Second case of bird flu confirmed in Ireland this year

Bird flu has been detected in a wild bird in the Republic of Ireland for the second time this year, the Department of Agriculture, Food and the Marine has confirmed.

A common buzzard in Co. Tipperary tested positive for avian influenza – subtype H5N6.

At the beginning of February, the department announced that the same subtype was found in a white-tailed eagle in the ‘Premier’ county.

The common buzzard was found dead outside Terryglass on land adjacent to Lough Derg.

The Health Service Executive (HSE) Health Protection Surveillance Centre (HSE-HPSC) and the European Centre for Disease Control (ECDC) advise that the risk to public health from H5N6 avian influenza is very low and that the disease poses no food safety risk for consumers.

As a precaution, the department advises that only trained people wearing personal protective equipment collect dead or sick birds.

Flock owners and members of the public are not advised to touch dead or sick birds. They are asked to report them immediately to the avian influenza hotline on: 076-1064403 during normal office hours – alternatively a person can contact the hotline on: 1850-200456 outside of those hours.

These detections in Co. Tipperary represent an increased risk of introduction of avian influenza into poultry and captive bird flocks.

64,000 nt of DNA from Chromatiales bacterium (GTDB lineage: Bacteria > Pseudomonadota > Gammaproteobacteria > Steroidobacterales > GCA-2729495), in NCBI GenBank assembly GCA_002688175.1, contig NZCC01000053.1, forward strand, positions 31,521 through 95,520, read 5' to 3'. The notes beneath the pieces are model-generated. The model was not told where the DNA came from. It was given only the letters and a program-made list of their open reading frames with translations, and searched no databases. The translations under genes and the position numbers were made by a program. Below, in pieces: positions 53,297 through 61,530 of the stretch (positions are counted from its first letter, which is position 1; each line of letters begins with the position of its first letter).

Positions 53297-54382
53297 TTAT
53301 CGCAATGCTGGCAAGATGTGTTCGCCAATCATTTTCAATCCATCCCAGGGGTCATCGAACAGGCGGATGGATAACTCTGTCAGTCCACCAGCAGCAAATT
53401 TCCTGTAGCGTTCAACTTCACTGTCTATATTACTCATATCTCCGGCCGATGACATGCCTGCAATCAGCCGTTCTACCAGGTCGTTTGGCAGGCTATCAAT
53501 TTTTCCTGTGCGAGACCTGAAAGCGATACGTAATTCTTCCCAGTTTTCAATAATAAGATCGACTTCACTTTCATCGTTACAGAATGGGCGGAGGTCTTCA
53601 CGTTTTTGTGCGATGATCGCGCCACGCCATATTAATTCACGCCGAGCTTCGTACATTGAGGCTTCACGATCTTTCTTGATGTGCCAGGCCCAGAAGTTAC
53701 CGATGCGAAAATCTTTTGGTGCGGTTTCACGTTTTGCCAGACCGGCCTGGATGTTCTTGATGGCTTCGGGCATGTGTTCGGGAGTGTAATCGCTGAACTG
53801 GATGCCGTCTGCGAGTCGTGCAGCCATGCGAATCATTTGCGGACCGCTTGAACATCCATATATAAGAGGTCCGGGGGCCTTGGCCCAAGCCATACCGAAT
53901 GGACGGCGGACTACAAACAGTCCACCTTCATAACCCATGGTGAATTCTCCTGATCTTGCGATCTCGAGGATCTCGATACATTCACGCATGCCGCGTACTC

Previously, the department has advised that strict bio-security measures are necessary to prevent this. Specific biosecurity advice relating to avian influenza is available on the department’s website.

Flock owners are urged to feed and water birds inside or under cover – where wild birds cannot access the feed or water. It is also advisable to keep poultry separate from wild birds by putting suitable fencing around the outdoor areas they access.

Flock owners should remain vigilant for any signs of disease in their flocks, and report any disease suspicion to their nearest Department Veterinary Office.

An early warning system is in place with Birdwatch Ireland, the National Parks and Wildlife Service and the National Association of Regional Game Councils with regard to surveillance for signs of disease in wild birds.